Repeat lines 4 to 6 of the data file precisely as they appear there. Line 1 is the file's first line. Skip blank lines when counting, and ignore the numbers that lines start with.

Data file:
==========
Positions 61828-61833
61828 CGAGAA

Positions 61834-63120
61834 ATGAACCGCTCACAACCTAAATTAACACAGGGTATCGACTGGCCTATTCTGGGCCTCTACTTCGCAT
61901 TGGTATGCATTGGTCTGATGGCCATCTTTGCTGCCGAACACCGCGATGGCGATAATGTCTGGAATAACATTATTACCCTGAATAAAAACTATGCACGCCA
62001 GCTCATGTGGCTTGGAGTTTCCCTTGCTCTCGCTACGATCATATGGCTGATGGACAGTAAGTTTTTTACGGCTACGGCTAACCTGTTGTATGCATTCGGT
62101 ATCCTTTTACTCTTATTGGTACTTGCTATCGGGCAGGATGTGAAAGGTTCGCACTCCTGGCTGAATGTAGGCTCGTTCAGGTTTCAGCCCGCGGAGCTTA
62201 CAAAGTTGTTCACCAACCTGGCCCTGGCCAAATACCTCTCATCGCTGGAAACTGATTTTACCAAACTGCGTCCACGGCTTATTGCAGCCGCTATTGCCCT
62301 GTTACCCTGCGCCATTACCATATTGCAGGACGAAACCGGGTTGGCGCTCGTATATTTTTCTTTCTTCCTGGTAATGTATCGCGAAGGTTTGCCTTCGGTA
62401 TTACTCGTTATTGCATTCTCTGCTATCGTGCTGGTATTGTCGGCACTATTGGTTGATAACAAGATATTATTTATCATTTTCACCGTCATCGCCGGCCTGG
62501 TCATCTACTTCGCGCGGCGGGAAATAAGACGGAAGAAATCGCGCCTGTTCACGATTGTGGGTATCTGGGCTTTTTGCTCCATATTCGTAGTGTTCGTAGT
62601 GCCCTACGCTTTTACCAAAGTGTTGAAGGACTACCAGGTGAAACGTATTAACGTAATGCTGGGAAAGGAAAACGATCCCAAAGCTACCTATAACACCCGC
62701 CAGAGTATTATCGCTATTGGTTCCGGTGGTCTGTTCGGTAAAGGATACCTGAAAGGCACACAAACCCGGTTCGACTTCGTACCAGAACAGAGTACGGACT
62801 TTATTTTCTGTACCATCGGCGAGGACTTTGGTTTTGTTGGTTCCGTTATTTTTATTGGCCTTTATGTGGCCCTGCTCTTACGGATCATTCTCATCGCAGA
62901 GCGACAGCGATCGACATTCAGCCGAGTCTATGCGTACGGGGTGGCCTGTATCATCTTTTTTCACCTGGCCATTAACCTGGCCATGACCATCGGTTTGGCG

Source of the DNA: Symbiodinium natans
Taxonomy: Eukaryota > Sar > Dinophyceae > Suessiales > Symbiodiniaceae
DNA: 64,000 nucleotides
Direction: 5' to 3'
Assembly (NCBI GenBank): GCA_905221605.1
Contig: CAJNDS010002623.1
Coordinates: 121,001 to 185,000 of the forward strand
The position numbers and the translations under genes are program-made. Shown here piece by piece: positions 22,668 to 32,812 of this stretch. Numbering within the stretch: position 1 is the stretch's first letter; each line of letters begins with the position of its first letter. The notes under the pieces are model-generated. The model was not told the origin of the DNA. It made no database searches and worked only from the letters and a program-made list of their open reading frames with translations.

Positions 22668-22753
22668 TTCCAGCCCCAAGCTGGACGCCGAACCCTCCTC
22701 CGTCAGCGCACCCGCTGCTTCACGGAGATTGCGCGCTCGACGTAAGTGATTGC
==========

61834 ATGAACCGCTCACAACCTAAATTAACACAGGGTATCGACTGGCCTATTCTGGGCCTCTACTTCGCAT
61901 TGGTATGCATTGGTCTGATGGCCATCTTTGCTGCCGAACACCGCGATGGCGATAATGTCTGGAATAACATTATTACCCTGAATAAAAACTATGCACGCCA
62001 GCTCATGTGGCTTGGAGTTTCCCTTGCTCTCGCTACGATCATATGGCTGATGGACAGTAAGTTTTTTACGGCTACGGCTAACCTGTTGTATGCATTCGGT